top of page

Breaking down the CO2 impact of gasoline vs power production for EV’s


There are a lot of factors to consider when deciding whether an electric car is right for you. Where you live in proximity to charging stations, budgets and a drive to lower your carbon footprint also play a huge role in your decision. However, there are many who still debate whether EVs are truly better for the environment at all.


We decided to break down the CO2 emissions from burning gasoline vs the fossil fuels burned in generating the electricity that is needed to power electric cars so we can see just how green electric cars really were.


Since we are located in Ontario, we’ll use the driving statistics available in Canada. It's difficult to estimate the exact amount of gasoline burned in car engines in Canada in one day as it would depend on several factors such as the number of cars on the road, the distance traveled, and the fuel efficiency of the vehicles. However, we can make some rough calculations based on available data.


According to the Canadian Automobile Association, in 2020 there were approximately 26 million registered vehicles in Canada. Assuming that each vehicle travels an average of 30 kilometers per day, and has an average fuel efficiency of 9.4 liters per 100 kilometers, then the total amount of gasoline consumed in one day in Canada would be:


26 million vehicles x 30 km per vehicle x 9.4 liters per 100 km = 7,548,000 liters per day


This is just an estimate and the actual amount could vary depending on a variety of factors such as traffic congestion, driving habits, and changes in fuel efficiency over time.

The amount of CO2 emitted from burning 7,548,000 liters of gasoline in a car engine depends on a variety of factors such as the engine efficiency, driving conditions, and vehicle type. However, we can make a rough estimate based on the average carbon content of gasoline and the average emissions rate for passenger vehicles.


The average carbon content of gasoline is approximately 2.3 kg CO2/liter, which means that burning 7,548,000 liters of gasoline would result in:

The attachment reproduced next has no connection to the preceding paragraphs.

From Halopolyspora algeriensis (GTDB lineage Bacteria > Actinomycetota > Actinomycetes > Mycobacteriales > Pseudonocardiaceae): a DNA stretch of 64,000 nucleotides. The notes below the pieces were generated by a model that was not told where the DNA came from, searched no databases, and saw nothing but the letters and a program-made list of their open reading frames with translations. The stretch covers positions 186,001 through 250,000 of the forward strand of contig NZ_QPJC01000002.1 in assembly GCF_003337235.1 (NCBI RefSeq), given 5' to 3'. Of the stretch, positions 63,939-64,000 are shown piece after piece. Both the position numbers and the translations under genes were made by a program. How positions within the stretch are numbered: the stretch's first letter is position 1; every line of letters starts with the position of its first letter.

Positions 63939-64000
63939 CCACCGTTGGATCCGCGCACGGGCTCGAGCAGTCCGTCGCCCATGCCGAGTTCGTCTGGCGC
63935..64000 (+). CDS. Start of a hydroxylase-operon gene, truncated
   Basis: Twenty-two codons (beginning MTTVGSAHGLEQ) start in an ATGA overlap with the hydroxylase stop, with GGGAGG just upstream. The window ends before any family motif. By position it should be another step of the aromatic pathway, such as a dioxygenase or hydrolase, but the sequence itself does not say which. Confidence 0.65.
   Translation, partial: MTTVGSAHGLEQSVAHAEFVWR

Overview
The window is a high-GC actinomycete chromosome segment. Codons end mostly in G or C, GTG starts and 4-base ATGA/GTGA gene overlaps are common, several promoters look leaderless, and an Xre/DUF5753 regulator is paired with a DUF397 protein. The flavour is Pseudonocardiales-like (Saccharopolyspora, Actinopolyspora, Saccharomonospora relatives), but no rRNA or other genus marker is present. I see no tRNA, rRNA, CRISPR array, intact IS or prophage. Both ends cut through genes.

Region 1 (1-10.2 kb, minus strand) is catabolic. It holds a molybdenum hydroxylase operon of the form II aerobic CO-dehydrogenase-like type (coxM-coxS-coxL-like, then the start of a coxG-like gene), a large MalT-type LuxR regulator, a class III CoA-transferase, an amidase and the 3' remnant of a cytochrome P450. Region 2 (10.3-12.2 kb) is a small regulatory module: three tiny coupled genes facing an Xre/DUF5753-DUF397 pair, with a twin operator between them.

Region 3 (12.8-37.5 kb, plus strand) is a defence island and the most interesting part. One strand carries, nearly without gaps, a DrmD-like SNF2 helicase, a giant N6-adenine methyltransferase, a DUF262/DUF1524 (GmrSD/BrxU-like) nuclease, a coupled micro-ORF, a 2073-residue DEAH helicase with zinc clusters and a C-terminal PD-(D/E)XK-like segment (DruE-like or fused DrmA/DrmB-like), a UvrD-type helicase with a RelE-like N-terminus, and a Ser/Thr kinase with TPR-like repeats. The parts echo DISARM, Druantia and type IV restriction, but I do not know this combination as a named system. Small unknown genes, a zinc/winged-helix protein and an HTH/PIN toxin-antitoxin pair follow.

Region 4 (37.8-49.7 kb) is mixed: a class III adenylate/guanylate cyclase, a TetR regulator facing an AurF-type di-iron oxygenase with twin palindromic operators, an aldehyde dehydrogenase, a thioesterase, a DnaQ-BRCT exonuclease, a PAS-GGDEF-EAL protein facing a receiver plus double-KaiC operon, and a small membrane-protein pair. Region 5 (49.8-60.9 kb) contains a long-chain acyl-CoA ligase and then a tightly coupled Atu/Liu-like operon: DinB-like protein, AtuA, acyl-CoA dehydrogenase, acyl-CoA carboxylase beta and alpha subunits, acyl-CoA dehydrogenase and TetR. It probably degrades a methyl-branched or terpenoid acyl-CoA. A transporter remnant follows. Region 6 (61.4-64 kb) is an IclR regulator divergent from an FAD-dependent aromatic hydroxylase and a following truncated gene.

7,548,000 liters x 2.3 kg CO2/liter =17,364,400 kg or 17,940 metric tons of CO2 emissions.


Keep in mind that this is a rough estimate and actual emissions can vary depending on several factors such as the specific chemical composition of the fuel, driving conditions, and vehicle type.


Now let’s look at the CO2 consumption if Canada switched to all electric cars based on this same information.


On average, an electric car in North America consumes between 0.2 and 0.3 kilowatt-hours (kWh) of electricity per kilometer, or between 20 and 30 kWh per 100 km. This assumes a mid-size electric vehicle with a range of 150-200 miles (240-320 km) on a single charge.


For example, the Tesla Model 3 Long Range has an EPA-rated range of 360 miles (579 km) and an energy consumption rating of 24 kWh per 100 miles (160.9 km). Keep in mind that the actual energy consumption of an electric car can vary depending on a variety of factors such as driving habits, speed, temperature, and road conditions.


Using the values given, we can calculate the total amount of energy required to power 26 million vehicles in Canada for a day:


To know the energy mix used to generate electricity in a particular region. For example,